When Hungry, Mix-it Up

by Hayoung Chang ‘18

Last Saturday, I decided I had had enough of HUDS food. Don’t get me wrong; HUDS is great. Especially if you employ some of our dhall hacks. But after a rough week of midterms and papers, I wanted to treat myself. My friend and I decided on Mix-It, an Asian fusion restaurant on Mass Ave near the Quad/Law School.

Mix it 1

We arrived at noon, right when it opened. Although usually crowded during weeknights, we were able to enjoy a spacious and lengthy meal that Saturday afternoon. Craving some sushi, we each ordered a special roll – The Kiss of Fire roll and the namesake, The Mix It roll. One caveat, however, is that the special rolls were not accompanied by the staple miso soup and salad like the regular rolls were. When the sushi came out, we were disappointed by the portions. Initially, we thought they had only brought out one roll, when it was actually both rolls. The Kiss of Fire was also extremely spicy due to slabs of jalapeno. You might be thinking that I just have no spice tolerance. But just trust me on this one, I do.

Mix it 2

Still hungry after the meager rolls, we decided to split the yaki soba with shrimp. Service was pretty quick, however, as the noodles were brought out promptly. Although not the most photogenic dish, the noodles were decent. The shrimp was tangy, and the noodles chewy.  The sauce was a bit too greasy for me, though.

Mix it 3

Overall, the lunch was satisfactory. If I had to recommend the place to fellow Quadlings, I would recommend dinner. Although more expensive, the atmosphere and food portions might be worth it.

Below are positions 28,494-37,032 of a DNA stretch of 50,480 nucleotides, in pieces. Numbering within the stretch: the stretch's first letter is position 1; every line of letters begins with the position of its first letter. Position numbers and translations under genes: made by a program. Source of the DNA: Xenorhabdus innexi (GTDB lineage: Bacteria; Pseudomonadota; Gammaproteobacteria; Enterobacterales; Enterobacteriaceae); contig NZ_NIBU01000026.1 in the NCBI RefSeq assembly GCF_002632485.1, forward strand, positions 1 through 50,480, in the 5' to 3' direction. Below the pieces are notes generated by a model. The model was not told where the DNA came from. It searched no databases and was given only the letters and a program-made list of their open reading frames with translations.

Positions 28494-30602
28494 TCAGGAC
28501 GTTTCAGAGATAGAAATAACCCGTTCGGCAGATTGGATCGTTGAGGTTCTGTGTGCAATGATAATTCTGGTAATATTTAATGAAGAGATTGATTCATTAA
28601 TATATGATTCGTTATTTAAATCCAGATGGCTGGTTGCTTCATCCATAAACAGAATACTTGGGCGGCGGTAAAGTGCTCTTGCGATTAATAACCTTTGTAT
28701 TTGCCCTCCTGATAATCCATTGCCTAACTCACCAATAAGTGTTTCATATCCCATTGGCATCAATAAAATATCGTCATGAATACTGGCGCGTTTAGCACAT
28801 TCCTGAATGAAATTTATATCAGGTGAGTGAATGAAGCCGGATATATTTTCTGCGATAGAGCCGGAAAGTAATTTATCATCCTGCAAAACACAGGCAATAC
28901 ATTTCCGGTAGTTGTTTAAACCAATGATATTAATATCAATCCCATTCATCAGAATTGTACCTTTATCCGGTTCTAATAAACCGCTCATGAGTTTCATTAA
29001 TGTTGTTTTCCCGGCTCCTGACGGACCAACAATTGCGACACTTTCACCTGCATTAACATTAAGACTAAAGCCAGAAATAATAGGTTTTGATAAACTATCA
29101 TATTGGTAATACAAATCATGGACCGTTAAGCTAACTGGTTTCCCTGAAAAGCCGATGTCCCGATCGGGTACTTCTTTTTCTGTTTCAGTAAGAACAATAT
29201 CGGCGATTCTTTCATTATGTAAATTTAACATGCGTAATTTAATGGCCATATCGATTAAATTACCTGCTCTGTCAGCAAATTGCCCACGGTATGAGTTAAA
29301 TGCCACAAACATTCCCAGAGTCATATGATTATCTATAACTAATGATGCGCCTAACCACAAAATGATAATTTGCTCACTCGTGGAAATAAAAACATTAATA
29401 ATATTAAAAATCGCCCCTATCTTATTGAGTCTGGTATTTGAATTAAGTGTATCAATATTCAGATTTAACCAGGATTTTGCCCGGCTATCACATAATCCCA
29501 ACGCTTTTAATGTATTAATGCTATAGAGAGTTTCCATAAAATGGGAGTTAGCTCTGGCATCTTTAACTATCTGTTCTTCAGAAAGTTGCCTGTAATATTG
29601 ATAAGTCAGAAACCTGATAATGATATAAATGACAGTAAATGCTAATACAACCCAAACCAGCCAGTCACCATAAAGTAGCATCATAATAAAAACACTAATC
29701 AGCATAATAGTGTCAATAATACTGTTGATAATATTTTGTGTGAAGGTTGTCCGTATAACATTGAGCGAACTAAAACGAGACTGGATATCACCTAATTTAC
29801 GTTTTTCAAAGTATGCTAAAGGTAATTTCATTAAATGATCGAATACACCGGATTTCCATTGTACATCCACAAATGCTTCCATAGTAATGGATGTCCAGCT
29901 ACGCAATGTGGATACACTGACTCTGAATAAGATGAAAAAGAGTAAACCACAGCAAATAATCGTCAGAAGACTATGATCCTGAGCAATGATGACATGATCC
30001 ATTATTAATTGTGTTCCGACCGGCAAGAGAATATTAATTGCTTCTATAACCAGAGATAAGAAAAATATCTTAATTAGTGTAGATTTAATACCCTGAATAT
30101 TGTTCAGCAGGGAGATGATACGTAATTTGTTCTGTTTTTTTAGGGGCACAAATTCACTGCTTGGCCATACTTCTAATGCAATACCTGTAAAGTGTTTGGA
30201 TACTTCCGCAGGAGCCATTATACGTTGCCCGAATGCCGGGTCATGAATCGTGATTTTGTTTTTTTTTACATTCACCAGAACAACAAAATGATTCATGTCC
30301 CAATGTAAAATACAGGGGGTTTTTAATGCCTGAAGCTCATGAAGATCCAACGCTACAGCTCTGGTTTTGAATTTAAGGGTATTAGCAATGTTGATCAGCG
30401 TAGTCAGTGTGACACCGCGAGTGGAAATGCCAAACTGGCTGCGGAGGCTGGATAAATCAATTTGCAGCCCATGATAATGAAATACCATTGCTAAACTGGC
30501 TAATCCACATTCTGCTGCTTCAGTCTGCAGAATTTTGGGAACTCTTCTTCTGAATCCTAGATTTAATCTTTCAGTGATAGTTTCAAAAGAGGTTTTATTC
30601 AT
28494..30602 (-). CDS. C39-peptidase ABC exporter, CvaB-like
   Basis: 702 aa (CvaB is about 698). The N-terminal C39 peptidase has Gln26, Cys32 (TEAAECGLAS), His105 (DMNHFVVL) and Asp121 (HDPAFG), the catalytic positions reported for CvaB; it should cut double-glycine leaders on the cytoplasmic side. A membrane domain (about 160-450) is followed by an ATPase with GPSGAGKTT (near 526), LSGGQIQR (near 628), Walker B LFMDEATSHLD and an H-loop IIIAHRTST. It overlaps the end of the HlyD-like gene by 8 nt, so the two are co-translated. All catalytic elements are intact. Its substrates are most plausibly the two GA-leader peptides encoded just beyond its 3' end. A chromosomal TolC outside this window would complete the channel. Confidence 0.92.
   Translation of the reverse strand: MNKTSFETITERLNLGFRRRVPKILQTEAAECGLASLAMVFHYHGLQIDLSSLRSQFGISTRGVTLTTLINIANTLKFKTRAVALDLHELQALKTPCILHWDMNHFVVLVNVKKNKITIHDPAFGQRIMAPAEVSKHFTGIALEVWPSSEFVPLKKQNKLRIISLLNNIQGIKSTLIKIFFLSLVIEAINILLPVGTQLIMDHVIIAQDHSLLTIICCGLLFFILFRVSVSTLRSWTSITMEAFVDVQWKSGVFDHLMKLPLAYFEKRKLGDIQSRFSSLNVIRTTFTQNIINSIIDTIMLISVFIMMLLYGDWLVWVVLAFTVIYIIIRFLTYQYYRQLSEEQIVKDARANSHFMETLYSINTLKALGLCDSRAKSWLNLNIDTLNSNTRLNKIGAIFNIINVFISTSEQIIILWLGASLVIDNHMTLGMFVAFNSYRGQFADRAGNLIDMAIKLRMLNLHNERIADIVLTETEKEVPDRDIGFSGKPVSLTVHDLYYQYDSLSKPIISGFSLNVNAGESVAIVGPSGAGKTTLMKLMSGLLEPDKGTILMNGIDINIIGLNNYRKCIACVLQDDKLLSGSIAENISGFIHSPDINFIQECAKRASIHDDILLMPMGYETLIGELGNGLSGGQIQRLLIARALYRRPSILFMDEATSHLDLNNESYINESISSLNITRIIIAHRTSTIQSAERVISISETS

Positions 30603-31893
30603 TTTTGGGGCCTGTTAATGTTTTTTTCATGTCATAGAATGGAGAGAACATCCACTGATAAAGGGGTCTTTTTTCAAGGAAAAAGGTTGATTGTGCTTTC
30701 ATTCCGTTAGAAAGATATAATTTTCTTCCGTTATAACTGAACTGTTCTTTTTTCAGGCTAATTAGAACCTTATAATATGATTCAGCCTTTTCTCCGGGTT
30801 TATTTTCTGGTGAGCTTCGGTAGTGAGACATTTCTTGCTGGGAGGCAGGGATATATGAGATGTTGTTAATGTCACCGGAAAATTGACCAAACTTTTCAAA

Mix-it Restaurant

Location: 1678 Massachusetts Ave, Cambridge, MA 02138

Reservation: Seatme or Call (617) 547-0212

Overall Rating: 3/5

Food: 2.5/5

Service: 4/5

Atmosphere: 3.5/5

Oishii Boston: Sushi Like You’ve Never Tasted Before

by Bovey Rao ‘19

Sushi is simple. A thin slice of fish gently draped over a molded portion of rice. The minimal offers of rich soy sauce, spicy grated wasabi, and refreshing pickled ginger serve as accents to the beauty and purity of sushi. In the modern era, one of the cornerstones of Japanese cuisine is being desecrated. The art of sushi-making has been refined for hundreds of years, and we seem to disregard those traditions as we partake in our California rolls, green dyed horseradish, and pink ginger. I cringe as I watch yet another sushi “enthusiast” take the massive glob of “wasabi” and dump it into their dish of soy sauce. The suffering only intensifies as each meticulously formed nigiri or maki is dunked nonchalantly and left to soak in the soy sauce. These practices not only destroy the essence of sushi but are considered to be disrespectful to the work of the chef.

Oishii Boston is an offshoot of the original Oishii store in Chestnut Hill, and thank god, they chose to expand. After a particularly stressful week, all I wanted to do was to get off campus and rehabilitate my mind. For me, this often involves a long conversation with a friend over a truly magnificent meal, and Oishii Boston went above and beyond my expectations (in price as well, so be prepared financially).


My friend and I ambled through the sunny South End, as we perfectly timed our route for our reservation time. After promptly being seated, we marveled at the lengthy sushi bar and cracked open the menu. Oishii serves an eclectic mix of Japanese cuisine. Japanese techniques like sushi, robata, and tempura are combined with an incredible collection of fresh ingredients, both traditional and nouveau. Similarly, conventional Japanese ingredients like Hamachi kama, enoki mushrooms, and yuzu are given new life through the techniques of haute cuisine. Oishii incorporates the best of both worlds in every imaginable way. After ordering a diverse set of dishes and sushi, we waited for our courses to arrive.